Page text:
New Delhi: Two days after the BJP pulled out of the alliance with PDP in Jammu & Kashmir, former chairman of the National Minorities Commission and a one-time J&K IAS cadre officer Wajahat Habibullah said that it looked like the BJP did not want a popular government.
“Democratic interests demand that elections be held as soon as possible, but then it is quite possible that the central government keeps on extending the Governor’s rule. It looks like they don’t want a popular government,” he told News18.
Reflecting on the elections in Anantnag, a seat that fell vacant after Mehbooba Mufti became the CM, Habibullah said there was no law and order situation that stopped the elections there. The elections were to be held last year in April but have been deferred since.
“There is no law and order situation that stops the government from holding elections in Anantnag. They still haven’t done it. The need of the hour is to ensure that the democratic setup is made real in Jammu & Kashmir,” he further said, adding that the two parties had shown a glimmer of democracy when they came together, despite different ideologies, but had failed in upholding it.
Habibullah further suggested that current governor NN Vohra continue with his term since the state’s political leadership was already in turmoil.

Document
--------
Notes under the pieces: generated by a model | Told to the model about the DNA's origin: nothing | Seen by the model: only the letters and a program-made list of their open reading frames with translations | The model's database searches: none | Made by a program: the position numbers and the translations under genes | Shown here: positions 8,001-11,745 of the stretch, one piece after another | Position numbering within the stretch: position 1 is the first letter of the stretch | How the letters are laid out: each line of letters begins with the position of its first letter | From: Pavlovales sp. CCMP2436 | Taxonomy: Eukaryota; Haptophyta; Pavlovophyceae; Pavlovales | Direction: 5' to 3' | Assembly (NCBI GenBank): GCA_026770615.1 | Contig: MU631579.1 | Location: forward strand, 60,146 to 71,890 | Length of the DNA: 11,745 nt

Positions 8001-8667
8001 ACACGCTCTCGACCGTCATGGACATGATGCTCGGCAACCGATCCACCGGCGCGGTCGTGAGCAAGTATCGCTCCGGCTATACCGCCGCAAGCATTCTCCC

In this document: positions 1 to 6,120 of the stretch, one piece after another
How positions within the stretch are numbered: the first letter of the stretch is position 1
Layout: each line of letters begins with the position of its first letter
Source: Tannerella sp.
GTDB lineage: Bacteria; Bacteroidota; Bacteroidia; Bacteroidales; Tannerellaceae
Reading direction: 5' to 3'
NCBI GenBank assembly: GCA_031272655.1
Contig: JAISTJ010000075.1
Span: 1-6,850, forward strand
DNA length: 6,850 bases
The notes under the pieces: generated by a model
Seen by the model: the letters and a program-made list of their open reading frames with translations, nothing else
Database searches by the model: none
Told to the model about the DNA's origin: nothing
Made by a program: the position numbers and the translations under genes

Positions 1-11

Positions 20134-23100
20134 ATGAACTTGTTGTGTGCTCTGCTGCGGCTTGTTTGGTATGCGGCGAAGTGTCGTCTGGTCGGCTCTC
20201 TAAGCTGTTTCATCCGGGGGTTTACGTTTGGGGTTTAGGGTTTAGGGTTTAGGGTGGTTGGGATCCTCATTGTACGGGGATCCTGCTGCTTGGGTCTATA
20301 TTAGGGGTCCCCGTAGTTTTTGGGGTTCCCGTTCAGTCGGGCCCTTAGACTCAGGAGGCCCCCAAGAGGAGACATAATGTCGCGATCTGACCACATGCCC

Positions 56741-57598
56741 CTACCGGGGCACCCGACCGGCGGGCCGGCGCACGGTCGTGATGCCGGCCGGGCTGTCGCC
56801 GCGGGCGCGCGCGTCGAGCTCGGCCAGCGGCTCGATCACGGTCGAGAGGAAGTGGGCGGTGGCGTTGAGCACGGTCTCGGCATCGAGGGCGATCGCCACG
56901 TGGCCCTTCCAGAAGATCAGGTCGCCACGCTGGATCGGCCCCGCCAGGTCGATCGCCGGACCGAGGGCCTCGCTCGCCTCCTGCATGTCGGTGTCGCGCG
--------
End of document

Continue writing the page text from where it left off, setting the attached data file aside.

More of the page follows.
There are reports of Lt General DS Hooda, General Dalbir Suhag being the top contenders for the position once Vohra’s term ends soon. Habibullah, however, added that if at all Vohra had to be suceeded by someone, the government must not have an Army person in the position.
“Changing an experienced man in terms of the affairs of the state is the last thing that Jammu & Kashmir needs,” he added.
The BJP had pulled out of the alliance saying that the state’s law and order was deteriorating and it had become “untenable” to continue with the PDP. Habibullah said former CM Mehbooba Mufti had been subjected to a lot of misunderstanding. The tragedy of the situation, he added, was that she felt strongly for her people who did not reciprocate the feeling.
“The current government has ensured that the Army has a larger role to play in the Valley than the local police in terms of law and order. So, how can the central government blame the PDP of having handled the law and order situation badly?” Habibullah said.
He recalled the 2010 protests in the state where then CM Omar Abdullah had to request the Army to intervene.
“The then CM had to request the Army to help. Now we have an Army chief who says that the forces will go about doing their job irrespective of who is in power at the state. What does that show? With the current government, the trust in law and order is through the Army and not the local police,” he said.